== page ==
Patients requiring emergency blood transfusions will need to be counseled about the risks and what measures have been taken to prevent them from contracting Zika virus. Pregnant women are likely to be particularly concerned about receiving blood. Finally, there is the potential for shortages to the blood supply due to a decrease in eligible donors, particularly as Zika virus becomes more widespread over time and during warmer weather.
As with all contagious infectious diseases, the question of when to use the public health tools of quarantine and isolation is critical.24,25 While at least one U.S. politician has suggested that patients returning home from areas with ongoing Zika virus transmission such as Brazil should be quarantined, there is no scientific basis for this approach.26,27 As noted previously, Zika virus is not readily transmitted from person to person, either before or after symptom onset. Caution is needed to avoid negative psychosocial consequences like stigmatization such as was seen in the 2014 Ebola virus disease outbreak.28,29
Zika virus has a massive economic impact in many sectors, including healthcare. Thus, there may be a shift of resources away from other critical areas of healthcare operations and research. For example, while not approved, in the U.S. alone, President Obama requested 1.8 billion USD in emergency Zika funding.30
Zika is an emerging infectious disease that has gained worldwide attention in large part due to its association with fetal microcephaly and rapid global spread. As with any novel infection, it is important not only to identify and treat individual patients, but also to protect healthcare providers and the public health. The identify-isolate-inform (3I) tool is an instrument that can be used real-time on the front lines to rapidly detect and manage patients at risk for Zika virus disease presenting to the ED. Use of the 3I tool will assist emergency physicians in performing rapid and appropriate screening and management and counseling for patients concerned about Zika virus.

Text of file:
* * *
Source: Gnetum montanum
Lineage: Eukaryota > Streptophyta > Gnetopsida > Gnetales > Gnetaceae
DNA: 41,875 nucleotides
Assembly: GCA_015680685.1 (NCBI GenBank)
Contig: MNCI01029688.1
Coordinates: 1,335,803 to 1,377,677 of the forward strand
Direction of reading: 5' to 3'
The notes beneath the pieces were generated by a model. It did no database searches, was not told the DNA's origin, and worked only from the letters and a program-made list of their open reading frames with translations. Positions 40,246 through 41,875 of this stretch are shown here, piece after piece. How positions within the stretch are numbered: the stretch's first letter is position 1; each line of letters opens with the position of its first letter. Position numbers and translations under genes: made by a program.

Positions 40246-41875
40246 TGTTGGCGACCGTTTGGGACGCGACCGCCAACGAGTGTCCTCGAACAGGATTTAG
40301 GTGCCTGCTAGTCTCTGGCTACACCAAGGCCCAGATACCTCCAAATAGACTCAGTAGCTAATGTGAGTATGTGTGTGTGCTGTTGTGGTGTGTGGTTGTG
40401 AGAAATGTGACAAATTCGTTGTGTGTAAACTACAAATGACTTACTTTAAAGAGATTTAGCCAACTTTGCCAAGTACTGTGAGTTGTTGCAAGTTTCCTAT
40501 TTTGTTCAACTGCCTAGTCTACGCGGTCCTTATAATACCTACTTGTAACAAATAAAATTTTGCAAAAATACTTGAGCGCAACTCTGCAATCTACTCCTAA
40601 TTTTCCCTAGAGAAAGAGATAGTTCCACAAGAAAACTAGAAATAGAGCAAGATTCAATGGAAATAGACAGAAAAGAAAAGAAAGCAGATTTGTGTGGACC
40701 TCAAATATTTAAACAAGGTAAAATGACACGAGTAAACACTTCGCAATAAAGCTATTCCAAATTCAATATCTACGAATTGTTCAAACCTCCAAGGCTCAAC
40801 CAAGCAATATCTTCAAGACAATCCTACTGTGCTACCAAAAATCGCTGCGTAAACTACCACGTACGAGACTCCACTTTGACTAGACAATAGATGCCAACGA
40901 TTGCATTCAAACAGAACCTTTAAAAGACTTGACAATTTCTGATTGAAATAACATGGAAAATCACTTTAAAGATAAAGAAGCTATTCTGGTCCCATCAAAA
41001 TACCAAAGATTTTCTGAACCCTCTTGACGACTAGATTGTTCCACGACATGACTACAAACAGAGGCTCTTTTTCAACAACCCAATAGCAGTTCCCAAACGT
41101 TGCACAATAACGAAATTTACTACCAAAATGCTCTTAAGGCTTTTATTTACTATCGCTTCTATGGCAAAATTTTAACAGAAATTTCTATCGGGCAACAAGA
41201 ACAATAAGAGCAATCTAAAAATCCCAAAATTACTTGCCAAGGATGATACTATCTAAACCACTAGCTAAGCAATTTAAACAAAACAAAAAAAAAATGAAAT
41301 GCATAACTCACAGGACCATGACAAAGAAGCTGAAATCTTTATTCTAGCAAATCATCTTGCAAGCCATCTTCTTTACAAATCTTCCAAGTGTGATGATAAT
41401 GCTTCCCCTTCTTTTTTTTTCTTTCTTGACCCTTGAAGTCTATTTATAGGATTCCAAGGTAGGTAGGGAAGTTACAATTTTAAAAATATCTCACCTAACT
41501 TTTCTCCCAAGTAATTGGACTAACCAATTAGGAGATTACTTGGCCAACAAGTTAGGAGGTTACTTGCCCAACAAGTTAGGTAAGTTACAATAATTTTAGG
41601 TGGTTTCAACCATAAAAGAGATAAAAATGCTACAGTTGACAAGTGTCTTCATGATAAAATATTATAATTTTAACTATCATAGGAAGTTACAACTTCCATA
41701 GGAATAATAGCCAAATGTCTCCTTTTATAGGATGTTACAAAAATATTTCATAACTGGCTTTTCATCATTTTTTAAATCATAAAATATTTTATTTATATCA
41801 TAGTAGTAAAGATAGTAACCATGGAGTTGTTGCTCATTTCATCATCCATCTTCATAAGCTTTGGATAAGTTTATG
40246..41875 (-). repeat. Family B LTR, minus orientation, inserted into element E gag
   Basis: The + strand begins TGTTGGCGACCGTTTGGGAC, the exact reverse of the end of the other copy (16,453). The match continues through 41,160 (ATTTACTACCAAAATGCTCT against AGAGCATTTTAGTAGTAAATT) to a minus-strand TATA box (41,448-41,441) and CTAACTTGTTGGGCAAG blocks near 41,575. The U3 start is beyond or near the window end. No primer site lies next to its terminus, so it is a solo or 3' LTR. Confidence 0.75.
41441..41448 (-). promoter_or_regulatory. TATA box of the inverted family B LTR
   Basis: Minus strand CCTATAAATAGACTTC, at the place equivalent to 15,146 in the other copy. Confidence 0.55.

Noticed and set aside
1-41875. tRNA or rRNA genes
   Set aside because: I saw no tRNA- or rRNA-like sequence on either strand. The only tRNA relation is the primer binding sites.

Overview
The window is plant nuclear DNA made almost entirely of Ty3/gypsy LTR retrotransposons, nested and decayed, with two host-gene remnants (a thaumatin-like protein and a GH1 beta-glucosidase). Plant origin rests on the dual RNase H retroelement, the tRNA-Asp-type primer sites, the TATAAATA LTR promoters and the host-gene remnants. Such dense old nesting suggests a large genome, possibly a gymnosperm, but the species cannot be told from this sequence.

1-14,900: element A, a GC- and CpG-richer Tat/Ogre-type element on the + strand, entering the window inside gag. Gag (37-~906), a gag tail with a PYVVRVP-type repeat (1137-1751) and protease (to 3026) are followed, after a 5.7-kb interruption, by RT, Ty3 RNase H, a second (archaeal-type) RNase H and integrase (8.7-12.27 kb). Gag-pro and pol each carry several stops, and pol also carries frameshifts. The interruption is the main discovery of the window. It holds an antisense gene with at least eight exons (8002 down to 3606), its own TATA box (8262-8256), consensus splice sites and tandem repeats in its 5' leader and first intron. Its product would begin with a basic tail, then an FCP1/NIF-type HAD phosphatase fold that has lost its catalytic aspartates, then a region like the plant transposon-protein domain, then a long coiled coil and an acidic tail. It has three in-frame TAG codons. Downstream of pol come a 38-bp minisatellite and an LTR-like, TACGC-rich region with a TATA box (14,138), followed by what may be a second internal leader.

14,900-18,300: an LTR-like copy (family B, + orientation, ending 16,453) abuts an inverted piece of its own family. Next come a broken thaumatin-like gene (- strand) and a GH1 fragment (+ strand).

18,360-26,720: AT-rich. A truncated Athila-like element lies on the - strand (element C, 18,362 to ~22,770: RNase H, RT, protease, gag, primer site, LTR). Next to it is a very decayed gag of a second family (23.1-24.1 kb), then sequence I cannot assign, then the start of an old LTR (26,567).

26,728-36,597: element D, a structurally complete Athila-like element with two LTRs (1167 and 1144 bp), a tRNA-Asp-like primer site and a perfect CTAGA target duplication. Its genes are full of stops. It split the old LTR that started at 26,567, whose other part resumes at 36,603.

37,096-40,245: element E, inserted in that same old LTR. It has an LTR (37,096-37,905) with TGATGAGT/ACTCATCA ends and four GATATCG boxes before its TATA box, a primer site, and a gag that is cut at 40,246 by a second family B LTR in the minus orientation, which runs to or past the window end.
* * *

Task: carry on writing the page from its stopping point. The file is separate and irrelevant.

Section Editor: Mark I. Langdorf, MD, MHPE
Full text available through open access at http://escholarship.org/uc/uciem_westjem
Address for Correspondence: Kristi L. Koenig, MD, University of California Irvine, Department of Emergency Medicine, Center for Disaster Medical Sciences, 333 The City Boulevard West, Suite 640, Rt 128-01, Orange, CA, 92868. Email: email@example.com. 5 / 2016; 17:238 – 244
Submission history: Revision received February 24, 2016; Accepted March 21, 2016
Conflicts of Interest: By the WestJEM article submission agreement, all authors are required to disclose all affiliations, funding sources and financial or management relationships that could be perceived as potential sources of bias. The authors disclosed none.
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25. Koenig KL. Health Care Worker Quarantine for Ebola: To Eradicate the Virus or Alleviate Fear?. Ann Emerg Med. 2014. Available at: http://www.annemergmed.com/article/S0196-0644(14)01571-6/fulltext. Accessed Feb 20, 2016.
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30. Korte G, Szabo L. Obama asks for $1.8 billion in emergency Zika funding. USA TODAY. 2016. Available at: http://www.usatoday.com/story/news/politics/2016/02/08/obama-asks-emergency-zika-funding/80002570/. Accessed Feb 20, 2016.